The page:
By Barnali Ray Shukla

Jhilmil Breckenridge’s new book of poetry, Reclamation Song, was just released in May 2018. Barnali Ray Shukla, filmmaker and writer, lived with the book for a few weeks and several questions emerged. Here are Jhilmil and Barnali in conversation about the book, its themes, and how Jhilmil came to be the confessional poet she is.

Jhilmil Breckenridge

Barnali – Breaking away, the bruised love… is that the cynic, the poet, the student, the mystic?

Jhilmil – A long time ago, in Delhi, my yoga teacher, Shivachittam Mani, taught me a concept in meditation – in every breath we die, in every breath we are born again. This tenet has stayed with me through my darkest days, through all the heartbreak, the ups and downs, that if I have my breath, it’s going to be ok. In fact, the name of this collection originally was Just One Breath.

Barnali – Does confessional poetry make you more vulnerable? Would you have it any other way?

Jhilmil – Confessional poetry is definitely not for the faint-hearted or the ones who care about log kya kahenge! I think those of us, who can and do write confessional poetry, have been through a fair amount of pain and have dealt with vulnerability, shame and frankly don’t care about society and her rules any more. In my case, when I started writing, I had no idea that I would bare all, i.e., I had no plan when I started writing that I would write confessional or autobiographical poetry, I truly thought I should aim to write sonnets or something like Wordsworth, etc. (no offence to the Masters!). You ask whether writing it makes you more vulnerable — on the contrary, it makes you more resilient because you can write your pain away and so, writing this style makes you stronger even though you bare all. I would have it no other way. I believe poetry has to come from witnessing, from living, from feeling, and so what else if not confessional poetry?

Barnali – Your influences (apart from what I noticed in the list of acknowledgements).

Jhilmil – I am a late entrant into this space. Although I have been an insatiable reader all my life, I stayed away from poetry. Perhaps it was the boring way we were taught, perhaps it was the learning by rote. So I read genre fiction, non-fiction and literary fiction a lot; some of my favourites are Alan Hollinghurst, Philip Pullman, Franz Kafka and a new favourite, Carmen Maria Machado, her style is so poetic! Three years ago, I was bit by the poetry bug and I have not looked back. In poetry, I am influenced by the work of Jane Hirshfield, Naomi Shihab Nye, Faiz, Anne Sexton, Sylvia Plath, Ellen Bass, and of course Claudia Rankine, Warsan Shire, and Ross Gay. In British poets, which is the community that I am living within, and have been adopted because of the #metoo anthology, which included my poem, “Button”, my absolute favourites are Kim Moore and Carol Ann Duffy.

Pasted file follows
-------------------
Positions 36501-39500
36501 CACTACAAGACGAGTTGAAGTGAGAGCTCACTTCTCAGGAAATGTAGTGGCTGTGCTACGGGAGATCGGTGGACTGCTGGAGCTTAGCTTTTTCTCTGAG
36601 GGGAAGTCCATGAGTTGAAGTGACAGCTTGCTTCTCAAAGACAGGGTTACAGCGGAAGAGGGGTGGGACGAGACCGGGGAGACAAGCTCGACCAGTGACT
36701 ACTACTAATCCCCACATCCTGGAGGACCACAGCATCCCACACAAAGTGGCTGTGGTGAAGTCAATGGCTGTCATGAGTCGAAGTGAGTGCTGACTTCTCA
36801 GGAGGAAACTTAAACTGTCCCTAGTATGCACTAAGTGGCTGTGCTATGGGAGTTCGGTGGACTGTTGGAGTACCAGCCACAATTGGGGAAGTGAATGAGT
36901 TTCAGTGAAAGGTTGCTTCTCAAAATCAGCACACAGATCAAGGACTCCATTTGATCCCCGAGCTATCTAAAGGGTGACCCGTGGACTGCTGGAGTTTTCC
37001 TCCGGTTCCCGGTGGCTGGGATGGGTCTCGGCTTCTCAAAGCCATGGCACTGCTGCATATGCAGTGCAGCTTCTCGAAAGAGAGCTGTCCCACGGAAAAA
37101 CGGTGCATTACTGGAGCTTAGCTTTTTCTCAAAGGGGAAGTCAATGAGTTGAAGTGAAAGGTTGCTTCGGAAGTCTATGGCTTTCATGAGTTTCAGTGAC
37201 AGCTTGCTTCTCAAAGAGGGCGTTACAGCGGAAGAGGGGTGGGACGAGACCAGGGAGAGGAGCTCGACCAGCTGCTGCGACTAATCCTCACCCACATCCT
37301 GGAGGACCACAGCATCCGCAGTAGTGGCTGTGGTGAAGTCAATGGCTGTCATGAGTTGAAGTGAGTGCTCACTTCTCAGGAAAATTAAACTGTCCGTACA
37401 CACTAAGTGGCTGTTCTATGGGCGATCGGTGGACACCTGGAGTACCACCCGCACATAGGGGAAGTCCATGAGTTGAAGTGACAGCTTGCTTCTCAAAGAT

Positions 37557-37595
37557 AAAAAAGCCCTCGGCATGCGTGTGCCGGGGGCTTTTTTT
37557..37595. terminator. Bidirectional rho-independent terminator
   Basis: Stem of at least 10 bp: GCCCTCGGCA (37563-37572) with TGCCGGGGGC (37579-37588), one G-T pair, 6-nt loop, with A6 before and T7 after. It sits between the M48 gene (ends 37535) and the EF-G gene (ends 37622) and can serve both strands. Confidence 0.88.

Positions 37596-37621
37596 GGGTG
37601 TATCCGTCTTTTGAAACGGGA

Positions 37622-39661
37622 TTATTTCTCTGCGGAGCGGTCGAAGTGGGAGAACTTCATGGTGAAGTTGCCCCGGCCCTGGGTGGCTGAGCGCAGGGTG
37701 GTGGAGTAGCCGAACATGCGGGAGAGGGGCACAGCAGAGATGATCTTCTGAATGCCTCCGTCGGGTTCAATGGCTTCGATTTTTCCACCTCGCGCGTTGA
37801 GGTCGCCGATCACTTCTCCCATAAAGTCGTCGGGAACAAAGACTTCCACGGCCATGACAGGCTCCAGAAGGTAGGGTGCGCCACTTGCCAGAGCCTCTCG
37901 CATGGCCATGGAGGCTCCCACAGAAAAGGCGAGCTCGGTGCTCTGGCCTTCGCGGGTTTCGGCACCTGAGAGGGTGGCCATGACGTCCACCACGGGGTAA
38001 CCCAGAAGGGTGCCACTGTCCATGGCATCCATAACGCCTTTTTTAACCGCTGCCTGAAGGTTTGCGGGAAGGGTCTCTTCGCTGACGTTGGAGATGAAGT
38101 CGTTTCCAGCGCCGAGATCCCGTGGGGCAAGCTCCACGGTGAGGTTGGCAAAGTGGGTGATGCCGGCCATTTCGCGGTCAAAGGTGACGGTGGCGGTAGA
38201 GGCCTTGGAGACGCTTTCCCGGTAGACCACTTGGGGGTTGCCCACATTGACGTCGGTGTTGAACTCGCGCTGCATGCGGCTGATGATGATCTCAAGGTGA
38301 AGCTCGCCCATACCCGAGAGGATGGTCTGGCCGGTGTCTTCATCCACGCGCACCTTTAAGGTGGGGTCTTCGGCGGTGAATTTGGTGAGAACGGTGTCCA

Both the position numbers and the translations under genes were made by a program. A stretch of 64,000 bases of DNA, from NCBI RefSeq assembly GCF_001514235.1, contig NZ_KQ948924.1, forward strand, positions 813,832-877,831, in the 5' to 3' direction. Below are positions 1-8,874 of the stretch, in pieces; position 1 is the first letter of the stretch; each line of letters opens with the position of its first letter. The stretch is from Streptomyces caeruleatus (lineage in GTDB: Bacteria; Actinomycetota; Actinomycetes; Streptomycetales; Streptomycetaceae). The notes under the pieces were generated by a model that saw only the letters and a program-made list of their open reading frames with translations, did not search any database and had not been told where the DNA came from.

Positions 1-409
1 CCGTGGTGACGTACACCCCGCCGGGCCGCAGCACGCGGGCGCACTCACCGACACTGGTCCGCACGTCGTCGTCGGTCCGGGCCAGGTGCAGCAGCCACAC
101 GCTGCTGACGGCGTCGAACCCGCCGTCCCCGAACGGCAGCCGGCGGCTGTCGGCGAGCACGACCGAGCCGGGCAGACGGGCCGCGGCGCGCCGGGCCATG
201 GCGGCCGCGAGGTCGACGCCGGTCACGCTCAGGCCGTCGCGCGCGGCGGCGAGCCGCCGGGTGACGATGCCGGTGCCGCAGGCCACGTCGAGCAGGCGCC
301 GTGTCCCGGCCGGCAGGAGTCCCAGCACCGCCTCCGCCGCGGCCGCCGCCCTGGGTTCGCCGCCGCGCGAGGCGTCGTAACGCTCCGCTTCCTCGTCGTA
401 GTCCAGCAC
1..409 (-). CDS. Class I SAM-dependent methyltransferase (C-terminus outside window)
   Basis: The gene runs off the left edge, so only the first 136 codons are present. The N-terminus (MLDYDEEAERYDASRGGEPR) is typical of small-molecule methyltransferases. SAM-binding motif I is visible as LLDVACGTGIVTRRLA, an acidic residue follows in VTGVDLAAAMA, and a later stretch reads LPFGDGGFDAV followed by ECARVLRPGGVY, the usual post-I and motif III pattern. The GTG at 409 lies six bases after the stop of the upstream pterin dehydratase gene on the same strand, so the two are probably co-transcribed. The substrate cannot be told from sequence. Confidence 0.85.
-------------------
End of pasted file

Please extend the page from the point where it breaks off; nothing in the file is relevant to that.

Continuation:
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Reclaiming the Power of the Feminine

Reviewed by Soni Somarajan

Reclamation Song cover

Title: Reclamation Song
Author: Jhilmil Breckenridge
Publisher: Red River
Pages: (Paperback) 100
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Holding Reclamation Song in my hands is sheer joy – here, at last, is a book of poetry made beautifully, an object of art in itself. Much thought is given to the cover design, the choice of paper, and the font – in this case, a Fell Type. The publisher, Red River, seems to have insight into how poets would love their books to be designed, evocative of the content as well as the fine delicateness of poetry itself. Thanks to Jhilmil Breckenridge, the poet who is also a painter, the illustrations in the book complement a poetic landscape that refuses to wear off days after.

The 55 poems in Reclamation Song are anything but ‘let it be light, it should float’ kind that Jhilmil aspires to, because the personal tragedy and anguish – the crux anchoring this collection – is of an enormous scale. The verse may be light but the effect is anything but floating, the weight of angst becoming our own – threatening to undo the objectivity of a review. For a debut collection, it has everything going for it – including a glowing introduction by the Master himself, Keki Daruwalla, who terms it ‘solid poetry grounded in pain’. Also, add a cluster of luminous blurbs from the who’s who in the world of letters.

Divided into three sections, we can easily say the first, “Overtures” hinges on the autobiographical – a diverse terrain: separation from children, graveyards, being born dusky, the mother’s influence, a lost childhood, abuse, longing, meeting expectations, and relationship dynamics. One begins to picture a comfortable couch, each poem a session of opening up – the release of the memories, vulnerability subject to public gaze, the poetry an attempt in and becoming the catharsis.

In “Letter to Liam”, notice the contrast between ‘I feared for your life and I let go’ and the delicateness of ‘grass and the daisies’. We focus on the poet’s earnest efforts for control over the turn of events as recalled from memory, the loss of her children. In the light of past events, note the second stanza’s ‘I love you more than words can express’ escalating into a superlative trope, ‘like an endless daisy chain’ – the mother’s love rendered in an unusually higher register, disguising a scream of helplessness. In “Love and Other Stories”, love of another kind, bruised by life’s experiences, comes full circle, inwards: ‘So now the safest place for my heart/ is with me. It beats a triumphant song…’